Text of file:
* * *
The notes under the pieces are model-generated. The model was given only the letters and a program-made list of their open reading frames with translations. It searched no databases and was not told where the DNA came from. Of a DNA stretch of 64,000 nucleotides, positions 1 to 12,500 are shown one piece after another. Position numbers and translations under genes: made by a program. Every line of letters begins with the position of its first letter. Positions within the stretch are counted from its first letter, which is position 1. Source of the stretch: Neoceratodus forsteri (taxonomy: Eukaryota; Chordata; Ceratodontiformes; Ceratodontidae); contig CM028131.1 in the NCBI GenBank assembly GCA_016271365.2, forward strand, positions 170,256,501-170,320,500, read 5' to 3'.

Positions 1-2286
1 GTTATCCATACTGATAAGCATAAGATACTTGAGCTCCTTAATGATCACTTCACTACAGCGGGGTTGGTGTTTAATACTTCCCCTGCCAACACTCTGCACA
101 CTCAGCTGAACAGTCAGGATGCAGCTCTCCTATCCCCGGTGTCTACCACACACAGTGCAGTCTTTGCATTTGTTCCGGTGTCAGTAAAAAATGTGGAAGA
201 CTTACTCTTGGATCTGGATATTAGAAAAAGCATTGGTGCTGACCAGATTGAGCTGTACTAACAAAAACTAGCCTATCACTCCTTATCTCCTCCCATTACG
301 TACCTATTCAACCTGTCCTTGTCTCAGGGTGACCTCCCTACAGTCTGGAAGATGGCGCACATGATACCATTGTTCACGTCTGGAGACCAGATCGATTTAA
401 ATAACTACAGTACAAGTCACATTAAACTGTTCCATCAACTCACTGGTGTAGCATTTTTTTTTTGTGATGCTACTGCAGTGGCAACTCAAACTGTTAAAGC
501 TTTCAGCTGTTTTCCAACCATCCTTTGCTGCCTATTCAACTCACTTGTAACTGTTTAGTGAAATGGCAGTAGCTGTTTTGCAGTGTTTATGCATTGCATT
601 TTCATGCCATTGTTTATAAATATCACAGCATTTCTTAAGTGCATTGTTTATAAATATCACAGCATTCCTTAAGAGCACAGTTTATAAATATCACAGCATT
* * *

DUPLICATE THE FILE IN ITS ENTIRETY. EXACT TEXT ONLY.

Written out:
The notes under the pieces are model-generated. The model was given only the letters and a program-made list of their open reading frames with translations. It searched no databases and was not told where the DNA came from. Of a DNA stretch of 64,000 nucleotides, positions 1 to 12,500 are shown one piece after another. Position numbers and translations under genes: made by a program. Every line of letters begins with the position of its first letter. Positions within the stretch are counted from its first letter, which is position 1. Source of the stretch: Neoceratodus forsteri (taxonomy: Eukaryota; Chordata; Ceratodontiformes; Ceratodontidae); contig CM028131.1 in the NCBI GenBank assembly GCA_016271365.2, forward strand, positions 170,256,501-170,320,500, read 5' to 3'.

Positions 1-2286
1 GTTATCCATACTGATAAGCATAAGATACTTGAGCTCCTTAATGATCACTTCACTACAGCGGGGTTGGTGTTTAATACTTCCCCTGCCAACACTCTGCACA
101 CTCAGCTGAACAGTCAGGATGCAGCTCTCCTATCCCCGGTGTCTACCACACACAGTGCAGTCTTTGCATTTGTTCCGGTGTCAGTAAAAAATGTGGAAGA
201 CTTACTCTTGGATCTGGATATTAGAAAAAGCATTGGTGCTGACCAGATTGAGCTGTACTAACAAAAACTAGCCTATCACTCCTTATCTCCTCCCATTACG
301 TACCTATTCAACCTGTCCTTGTCTCAGGGTGACCTCCCTACAGTCTGGAAGATGGCGCACATGATACCATTGTTCACGTCTGGAGACCAGATCGATTTAA
401 ATAACTACAGTACAAGTCACATTAAACTGTTCCATCAACTCACTGGTGTAGCATTTTTTTTTTGTGATGCTACTGCAGTGGCAACTCAAACTGTTAAAGC
501 TTTCAGCTGTTTTCCAACCATCCTTTGCTGCCTATTCAACTCACTTGTAACTGTTTAGTGAAATGGCAGTAGCTGTTTTGCAGTGTTTATGCATTGCATT
601 TTCATGCCATTGTTTATAAATATCACAGCATTTCTTAAGTGCATTGTTTATAAATATCACAGCATTCCTTAAGAGCACAGTTTATAAATATCACAGCATT